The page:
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Diabetes mellitus is a condition that develops when the body doesn’t produce enough insulin or the insulin produced isn’t sufficient enough to regulate blood sugar levels. The pet may also have concurrent illnesses like urinary tract infections and skin infections that have an effect on diabetes. The most common causes of Diabetes in cats is obesity, pancreatitis and the most common, amyloidosis (auto-immune).
Cats with diabetes tend to drink a lot of water, urinate frequently and in greater volume, have a ravenous appetite and despite the fact that they’re eating more, can often lose weight. In some cats, if the disease isn’t diagnosed soon enough a serious condition known as ketoacidosis can develop, and vomiting, diarrhea, dehydration, lethargy, and anorexia can occur. If you notice the early symptoms, it would be helpful to bring the pet in as soon as possible. Early diagnosis may help remission rates, especially in cats. Also, cataracts will form in dogs though rarely in cats.
The good news is that diabetes is easy and relatively inexpensive to diagnose. With a simple blood and urine test, your veterinarian can determine whether there’s an elevated amount of sugar in your pet’s body. The goals of treatment include the elimination of the clinical signs of diabetes, prevention or slowing of cataract formation and resulting blindness (this is rarely true in cats), prevention of potentially dangerous hypoglycemia (too little sugar in the blood) and prevention and/or treatment of concurrent illness. Cats, especially, can get stress hypoglycemia from being handled or stressed.
With prompt treatment and early diagnosis, cats can go into remission although that rarely happens in dogs. Your veterinarian will make recommendations about a proper diet and feeding regimen and start your cat insulin therapy once or twice a day. There is lots of reliable research that says diets high in carbohydrates, low in fat and high in fiber are helpful in regulating diabetes in dogs. In cats, they are now suggesting high protein/low carbohydrate diets. These diets may help in remission of diabetes in cats and are more like the diets of felines in the wild. The feeding schedule should be coordinated with the onset of the insulin. This is fairly easy in dogs because they eat only once or twice a day but with cats, it is nearly impossible with cats’ “grazing” habit. If you have a problem feeding regularly, talk to your doctor about a feeding schedule that will work for the cat’s insulin level and still works for you. The most important part is to be consistent with the diet. You will also need to start your cat on insulin therapy once or twice a day although usually twice a day. This means injections twice a day although people can learn to do this.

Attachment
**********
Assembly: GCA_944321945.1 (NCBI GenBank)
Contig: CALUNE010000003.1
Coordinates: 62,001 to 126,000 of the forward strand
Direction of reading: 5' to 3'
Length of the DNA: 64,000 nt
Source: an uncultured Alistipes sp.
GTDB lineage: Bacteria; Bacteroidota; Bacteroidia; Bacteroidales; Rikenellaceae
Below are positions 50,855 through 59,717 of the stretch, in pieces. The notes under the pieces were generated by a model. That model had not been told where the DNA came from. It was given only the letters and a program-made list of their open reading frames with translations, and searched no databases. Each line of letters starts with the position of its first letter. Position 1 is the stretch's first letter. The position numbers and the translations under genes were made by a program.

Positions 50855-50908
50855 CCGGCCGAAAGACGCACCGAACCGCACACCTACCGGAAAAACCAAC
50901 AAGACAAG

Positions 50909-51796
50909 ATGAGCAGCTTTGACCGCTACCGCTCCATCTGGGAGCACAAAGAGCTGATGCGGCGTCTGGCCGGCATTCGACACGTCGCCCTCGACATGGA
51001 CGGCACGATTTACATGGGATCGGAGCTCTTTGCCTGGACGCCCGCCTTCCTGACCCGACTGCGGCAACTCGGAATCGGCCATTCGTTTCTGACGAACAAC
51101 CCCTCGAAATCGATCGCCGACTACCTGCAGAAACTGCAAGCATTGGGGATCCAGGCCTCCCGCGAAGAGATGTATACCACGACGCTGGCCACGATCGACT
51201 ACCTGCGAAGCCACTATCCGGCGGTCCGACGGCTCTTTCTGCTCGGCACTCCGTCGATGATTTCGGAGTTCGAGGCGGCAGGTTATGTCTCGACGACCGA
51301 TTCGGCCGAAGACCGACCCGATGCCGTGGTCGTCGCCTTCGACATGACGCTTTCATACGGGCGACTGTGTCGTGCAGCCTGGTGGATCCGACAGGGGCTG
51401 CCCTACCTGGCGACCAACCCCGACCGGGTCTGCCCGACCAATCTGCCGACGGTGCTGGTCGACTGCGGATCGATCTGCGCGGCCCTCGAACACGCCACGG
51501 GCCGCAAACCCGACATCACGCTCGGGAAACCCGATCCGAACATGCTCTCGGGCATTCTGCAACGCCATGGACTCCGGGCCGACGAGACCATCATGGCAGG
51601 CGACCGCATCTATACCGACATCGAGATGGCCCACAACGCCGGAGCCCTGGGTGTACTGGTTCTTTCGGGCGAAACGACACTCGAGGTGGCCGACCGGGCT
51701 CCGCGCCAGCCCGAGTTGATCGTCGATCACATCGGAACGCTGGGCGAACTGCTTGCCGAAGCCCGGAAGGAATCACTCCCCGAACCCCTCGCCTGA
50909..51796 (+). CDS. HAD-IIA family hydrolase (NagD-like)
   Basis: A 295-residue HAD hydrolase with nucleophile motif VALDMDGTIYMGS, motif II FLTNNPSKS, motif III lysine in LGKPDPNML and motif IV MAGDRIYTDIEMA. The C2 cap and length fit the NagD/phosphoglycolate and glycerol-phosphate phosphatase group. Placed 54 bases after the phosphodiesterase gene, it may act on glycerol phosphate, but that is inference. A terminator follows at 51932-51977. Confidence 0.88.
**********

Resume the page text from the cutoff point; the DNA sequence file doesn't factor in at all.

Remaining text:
Since there are 23.6 million Americans with diabetes, many clients will know someone with the disease and know that they learn to check their blood sugar many times a day if they need it and give themselves insulin injections. They learned to do it and so can you. We know one cat owner who says he used to give his mother diabetic injections and now he does it for his older cat. He says it’s really not that bad and the calmer you are the less the cat (or dog) is upset.
There will be rechecks in the beginning and usually one week later a day stay in the hospital for a glucose curve. This is to see if the insulin is working correctly or if the dosages need to be tweaked. The doctor would also like to know what feeding schedule was settled on and any other problems that may have cropped up. Everyone needs to cooperate on treatment, especially in the beginning. Once the treatment is working correctly, it should become more routine for you and your cat (or dog). Also, your pet needs to be weighed if a diet is part of the program. Call us today to schedule an appointment! 818-846-1166.
There are some apps and websites that might help also:
Pet Diabetes tracker app
Cornell’s diabetes videos